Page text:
Llex paraguariensis the botanical name for yerba mate (pronounced yer-buh mah-tay), has a long history of use in South America. Yerba mate is credited with many physical and cultural benefits. With its distinguished history and contemporary popularity, yerba mate is worth scrutiny for its many benefits.
The Yerba Mate Association of the Americas (YMAA) details yerba mate's ancient and distinguished origins and history. The indigenous people of Paraguay, the Guarani, included yerba mate as a cultural, medicinal and stimulating part of daily life. With the Spanish conquest of South America, yerba mate was grown on plantations. Yerba mate tea is widely popular across South America, especially in Paraguay, its accepted native soil. According to YMMA, yerba mate is gaining popularity in North America.
Yerba mate is the product of dried evergreen leaves of an indigenous South American holly tree. Yerba mate's chemistry is the source of its many health benefits. Its phytochemicals include, but are not limited to, caffeine, chlorogenic acid, chlorophyll and tannin. Yerba mate has nutrients, which include choline, B vitamins, trace minerals and pyridoxine.
YMAA attributes many health claims to yerba mate. These health claims include yerba mate's nutrition profile; its antioxidants and immune-boosting properties, and its ability to improve certain brain function such as mental clarity. Phyllis Balch, author of "Prescription for Nutritional Healing," attributes yerba mate with an ability to fight free radicals, which can cause cancer, blood detoxifying properties and the ability to tone the nervous system.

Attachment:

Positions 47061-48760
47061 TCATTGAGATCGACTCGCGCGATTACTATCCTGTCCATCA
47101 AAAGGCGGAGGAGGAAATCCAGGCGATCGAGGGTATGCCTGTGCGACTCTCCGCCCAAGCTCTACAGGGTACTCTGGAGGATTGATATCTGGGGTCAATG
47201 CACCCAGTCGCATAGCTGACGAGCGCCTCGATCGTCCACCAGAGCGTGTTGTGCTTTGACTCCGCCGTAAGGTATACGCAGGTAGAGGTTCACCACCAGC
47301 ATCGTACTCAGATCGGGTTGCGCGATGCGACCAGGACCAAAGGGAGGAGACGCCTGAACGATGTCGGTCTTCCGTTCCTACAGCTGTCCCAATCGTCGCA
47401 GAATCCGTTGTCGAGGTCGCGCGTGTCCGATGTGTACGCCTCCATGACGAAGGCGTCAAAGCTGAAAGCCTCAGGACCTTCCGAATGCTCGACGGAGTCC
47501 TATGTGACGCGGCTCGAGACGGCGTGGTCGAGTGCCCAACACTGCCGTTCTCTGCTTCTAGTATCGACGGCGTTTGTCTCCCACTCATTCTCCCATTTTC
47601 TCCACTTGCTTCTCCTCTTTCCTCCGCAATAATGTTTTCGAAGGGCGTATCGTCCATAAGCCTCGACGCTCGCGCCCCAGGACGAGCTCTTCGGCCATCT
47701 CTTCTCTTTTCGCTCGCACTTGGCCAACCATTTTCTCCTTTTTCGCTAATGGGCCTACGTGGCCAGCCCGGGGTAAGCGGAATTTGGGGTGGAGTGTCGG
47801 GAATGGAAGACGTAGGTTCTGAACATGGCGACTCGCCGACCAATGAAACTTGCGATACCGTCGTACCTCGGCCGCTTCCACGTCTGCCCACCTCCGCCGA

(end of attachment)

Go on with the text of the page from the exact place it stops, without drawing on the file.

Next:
YMAA provides a long list of yerba mate health benefits studies. Some of the research includes, but is not limited to, research by the University of Buenos Aires, which found, "Vascular responses to extractable fractions of Ilex paraguariensis in rats fed standard and high-cholesterol diets." A study by the Federal University of Santa
Catarina, Brazil found that mate could reduce the progression of atherosclerosis (fatty deposits on the artery walls) in rabbits. Studies have looked at yerba mate's potential cardiovascular benefits, cancer-prevention, weight-loss and stimulant properties.
For a sense of balance, Dr. Andrew Weil comments that he prefers green tea for its "proven health benefits." Brew yerba mate as any other tea or try the traditional method. For a standard cup of yerba mate tea, steep 1 tbsp. of yerba mate in a cup of boiling steam-distilled water. Allow it to steep for five to eight minutes. Sweeten with raw honey, if desired. To brew according to tradition, use a mate gourd. Place finely chopped, dried yerba mate leaves in the gourd, adding about 8 to 10 oz. of boiling steam-distilled water. This procedure is called "cebar el Maté." Once infused, drink through a "bombilla," a metal straw with a strainer at the bottom.
Buy organic, fair trade yerba mate for its benefits to the environment and the yerba mate farmers.